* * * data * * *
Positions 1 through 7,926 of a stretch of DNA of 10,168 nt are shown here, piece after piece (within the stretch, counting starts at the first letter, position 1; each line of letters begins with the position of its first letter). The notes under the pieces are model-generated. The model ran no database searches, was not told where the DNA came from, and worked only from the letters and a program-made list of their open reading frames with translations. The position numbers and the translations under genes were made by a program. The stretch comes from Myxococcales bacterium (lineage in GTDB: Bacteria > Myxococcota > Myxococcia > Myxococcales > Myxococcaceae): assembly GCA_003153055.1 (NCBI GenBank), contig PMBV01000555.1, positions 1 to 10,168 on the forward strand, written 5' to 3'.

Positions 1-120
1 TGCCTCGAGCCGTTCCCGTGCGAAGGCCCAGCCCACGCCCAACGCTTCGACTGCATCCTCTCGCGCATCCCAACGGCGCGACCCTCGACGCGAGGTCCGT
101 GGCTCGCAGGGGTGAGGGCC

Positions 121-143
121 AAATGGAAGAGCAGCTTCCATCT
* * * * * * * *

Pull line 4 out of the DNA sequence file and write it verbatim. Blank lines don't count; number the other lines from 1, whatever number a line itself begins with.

101 GGCTCGCAGGGGTGAGGGCC